This deranged view of politics saw a conspiracy amongst a swath of the country’s elite composed of international bankers, Jesuits, Freemasons and others. And this unhinged perspective had a peculiar appeal to those on the fringes of the American political right.
Objectively, those on the right had little to fear in a mostly conservative country where social and political change only occurred in small, incremental steps. Nor, for that matter, barring under exceptional circumstances, such as in the wake of the Great Depression, did the country even contemplate any substantial, let alone radical, transformations. Nevertheless, those on the hard edges of the American right feared dispossession.
Hofstadter attributed these fears, especially in the postwar era, to three pervasive beliefs: that President Roosevelt’s New Deal had undermined free market capitalism, that officialdom was infiltrated with Communists and the “whole apparatus of education, religion, the press and the mass media is engaged in a common effort to paralyse the resistance of loyal Americans”. It is necessary to include that direct quotation from his essay because it has an eerily contemporary ring to it.
The issues he had highlighted in that sentence came to the fore over the course of the past four years when Donald Trump was at the helm of the presidency. Despite his defeat, and the emergence of a seasoned, centrist Democrat, Joseph Biden, as president, this paranoid style that Hofstadter had identified nearly 60 years ago still remains a significant force in American politics.
Even as a prospective presidential candidate, Trump had started to give currency to this propensity. It started with his so-called “birtherism” when President Obama assumed office. Any number of Trump’s followers accepted his ugly and baseless claim that Obama was not a natural-born American (and was also secretly a Muslim according to many of them). In an attempt to quell this growing chorus of distrust Obama released his birth certificate from Hawaii.
Sadly, these bizarre views did not subside as the 2016 election campaign went into gear. Instead, they gained greater steam. One of the more absurd such conspiracies held that Hillary Clinton (and by extension, the Democratic Party) was running a child sex and human trafficking ring from the premises of a pizza restaurant in Washington, DC. Despite acquiring considerable traction amongst members of the right-wing media, this episode, popularly referred to as “pizzagate”, was bereft of any substance. Nevertheless, it attracted such a substantial following that a man actually drove up from North Carolina and fired a shot inside the restaurant. The owner of the restaurant was also subjected to death threats.
It’s widely believed that this conspiracy theory was the forerunner to another, QAnon. This has acquired an even wider following in American politics. Launched on an internet platform in 2017, it asserted that President Trump was engaged in a concerted effort to end a vast, sprawling network ranging from Hollywood elites to high government officials who are involved in global sex trafficking. The anonymous individual who posted this outlandish claim also stated that he was someone who possessed the highest levels of security clearance in the US government. Astonishingly, this theory quickly gained ground as it coursed through the internet and became the fodder of many chat rooms across the country.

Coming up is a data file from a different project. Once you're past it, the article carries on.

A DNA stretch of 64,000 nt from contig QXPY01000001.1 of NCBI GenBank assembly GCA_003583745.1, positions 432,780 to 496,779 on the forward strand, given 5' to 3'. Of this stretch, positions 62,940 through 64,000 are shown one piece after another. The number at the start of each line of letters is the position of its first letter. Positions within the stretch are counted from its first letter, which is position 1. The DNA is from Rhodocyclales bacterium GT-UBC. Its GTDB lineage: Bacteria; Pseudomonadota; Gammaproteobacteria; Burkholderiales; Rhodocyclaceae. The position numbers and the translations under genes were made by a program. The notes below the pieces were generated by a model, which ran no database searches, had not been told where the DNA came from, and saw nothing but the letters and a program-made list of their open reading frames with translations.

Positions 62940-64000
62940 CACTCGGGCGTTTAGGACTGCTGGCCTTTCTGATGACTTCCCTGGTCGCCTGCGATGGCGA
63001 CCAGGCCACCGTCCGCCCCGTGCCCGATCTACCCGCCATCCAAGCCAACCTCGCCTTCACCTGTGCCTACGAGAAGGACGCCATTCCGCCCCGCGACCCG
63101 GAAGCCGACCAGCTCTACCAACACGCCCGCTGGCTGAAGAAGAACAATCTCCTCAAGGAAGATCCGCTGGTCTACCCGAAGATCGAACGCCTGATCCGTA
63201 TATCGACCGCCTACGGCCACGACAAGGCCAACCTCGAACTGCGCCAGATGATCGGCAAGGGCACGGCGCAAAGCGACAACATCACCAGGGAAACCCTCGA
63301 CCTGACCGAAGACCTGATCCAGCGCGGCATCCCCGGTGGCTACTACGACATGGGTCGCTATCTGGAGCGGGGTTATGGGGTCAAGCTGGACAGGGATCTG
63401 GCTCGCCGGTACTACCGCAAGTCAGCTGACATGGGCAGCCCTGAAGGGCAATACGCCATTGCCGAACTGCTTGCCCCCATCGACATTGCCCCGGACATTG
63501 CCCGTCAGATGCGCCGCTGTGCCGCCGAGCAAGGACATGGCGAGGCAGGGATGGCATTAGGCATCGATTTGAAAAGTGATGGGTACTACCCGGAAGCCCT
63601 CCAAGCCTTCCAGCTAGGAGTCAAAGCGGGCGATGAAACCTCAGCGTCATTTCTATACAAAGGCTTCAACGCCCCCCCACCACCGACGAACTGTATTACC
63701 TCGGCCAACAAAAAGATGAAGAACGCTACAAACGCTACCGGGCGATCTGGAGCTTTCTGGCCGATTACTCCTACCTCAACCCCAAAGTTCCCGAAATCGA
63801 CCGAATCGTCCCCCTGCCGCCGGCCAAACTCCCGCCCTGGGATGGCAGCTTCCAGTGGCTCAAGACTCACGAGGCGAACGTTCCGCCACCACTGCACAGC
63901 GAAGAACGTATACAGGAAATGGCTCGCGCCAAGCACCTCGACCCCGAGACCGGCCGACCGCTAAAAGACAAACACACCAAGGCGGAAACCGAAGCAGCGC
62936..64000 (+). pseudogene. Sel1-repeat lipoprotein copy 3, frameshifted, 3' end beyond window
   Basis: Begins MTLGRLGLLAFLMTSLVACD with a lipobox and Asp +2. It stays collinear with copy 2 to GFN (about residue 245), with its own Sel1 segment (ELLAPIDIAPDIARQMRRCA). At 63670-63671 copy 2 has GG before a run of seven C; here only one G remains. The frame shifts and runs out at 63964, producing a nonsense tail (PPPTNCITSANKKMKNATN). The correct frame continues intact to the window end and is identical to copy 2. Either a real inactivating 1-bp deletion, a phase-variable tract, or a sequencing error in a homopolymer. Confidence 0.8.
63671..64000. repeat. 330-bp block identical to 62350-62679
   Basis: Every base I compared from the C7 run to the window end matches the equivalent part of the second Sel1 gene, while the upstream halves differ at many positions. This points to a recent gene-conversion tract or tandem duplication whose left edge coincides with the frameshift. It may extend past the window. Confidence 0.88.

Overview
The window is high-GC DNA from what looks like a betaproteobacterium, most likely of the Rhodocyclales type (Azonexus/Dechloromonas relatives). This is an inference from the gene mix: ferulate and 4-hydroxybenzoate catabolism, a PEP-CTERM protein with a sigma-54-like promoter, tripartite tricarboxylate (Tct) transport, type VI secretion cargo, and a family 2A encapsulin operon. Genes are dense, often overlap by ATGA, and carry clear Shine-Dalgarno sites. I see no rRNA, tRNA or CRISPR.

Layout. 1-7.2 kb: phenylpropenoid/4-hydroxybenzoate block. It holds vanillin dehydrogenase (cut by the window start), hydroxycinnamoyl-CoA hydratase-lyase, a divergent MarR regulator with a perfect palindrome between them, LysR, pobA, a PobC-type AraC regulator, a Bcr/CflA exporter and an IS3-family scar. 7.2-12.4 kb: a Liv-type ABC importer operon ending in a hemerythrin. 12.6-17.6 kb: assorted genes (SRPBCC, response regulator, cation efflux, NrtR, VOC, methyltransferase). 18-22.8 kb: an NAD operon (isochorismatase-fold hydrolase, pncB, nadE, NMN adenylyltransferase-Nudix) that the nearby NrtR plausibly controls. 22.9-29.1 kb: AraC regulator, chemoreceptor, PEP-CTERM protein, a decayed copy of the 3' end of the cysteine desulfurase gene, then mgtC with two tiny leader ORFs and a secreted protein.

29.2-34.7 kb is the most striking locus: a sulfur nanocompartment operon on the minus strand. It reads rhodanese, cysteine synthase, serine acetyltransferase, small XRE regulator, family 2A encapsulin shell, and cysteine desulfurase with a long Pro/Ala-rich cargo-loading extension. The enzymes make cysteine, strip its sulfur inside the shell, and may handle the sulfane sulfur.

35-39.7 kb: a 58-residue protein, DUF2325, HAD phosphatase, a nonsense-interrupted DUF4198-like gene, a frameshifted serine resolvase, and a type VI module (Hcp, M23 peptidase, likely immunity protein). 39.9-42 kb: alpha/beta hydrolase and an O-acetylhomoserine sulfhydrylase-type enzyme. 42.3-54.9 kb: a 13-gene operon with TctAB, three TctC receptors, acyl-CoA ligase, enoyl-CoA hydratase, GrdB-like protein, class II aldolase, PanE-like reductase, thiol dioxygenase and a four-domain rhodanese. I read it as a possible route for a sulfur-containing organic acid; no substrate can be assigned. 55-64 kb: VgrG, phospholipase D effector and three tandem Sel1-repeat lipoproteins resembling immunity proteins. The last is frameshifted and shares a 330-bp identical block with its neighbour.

The attraction of this grotesque idea amongst members of the lay public was bad enough. More disturbingly, however, it also started to attract support amongst aspiring politicians who either tacitly or even explicitly endorsed the allegation. Few politicians, however, have acquired as much notoriety for their flirtation with this conspiracy theory as Marjorie Taylor Greene, a newly elected representative from the southern state of Georgia.
During her campaign, when QAnon endorsed her, she made little or no effort to distance herself from it. Even after the brutal assault on the two Houses of Congress on January 6 of this year which, amongst others, involved QAnon believers, she refused to promptly disavow any ties with its adherents. Only when faced with censure from her House colleagues and being voted off all committee assignments did she make a lukewarm effort to distance herself from the movement.
She may be the most prominent case of a politician who has traded in this outrageous conspiracy theory. However, she’s hardly alone. A host of Republican Congressional candidates from across the country have either endorsed QAnon or have offered varying degrees of support for its twisted claims. Among them is a first-time House member, Lauren Boebert, a restaurant owner and an unrelenting gun rights advocate from Colorado, who has made only half-hearted attempts to distance herself from her initial attraction to QAnon beliefs.
What’s striking about the vast majority of QAnon advocates is that they are overwhelmingly if not exclusively white, they are not especially well-educated and have a decidedly right-wing political orientation. Needless to say, when in office, Trump studiously refused to publicly disavow QAnon, thereby granting it a certain stamp of credibility if not legitimacy. Even with him out of office, many of his more avid followers still remain its faithful adherents.
Hofstadter, decades ago, had accurately unearthed a strain in America’s political culture that had no moorings in reality. His views have, tragically, proven to be altogether prescient.
The writer holds the Tagore Chair in Indian Cultures and Civilizations at Indiana University, Bloomington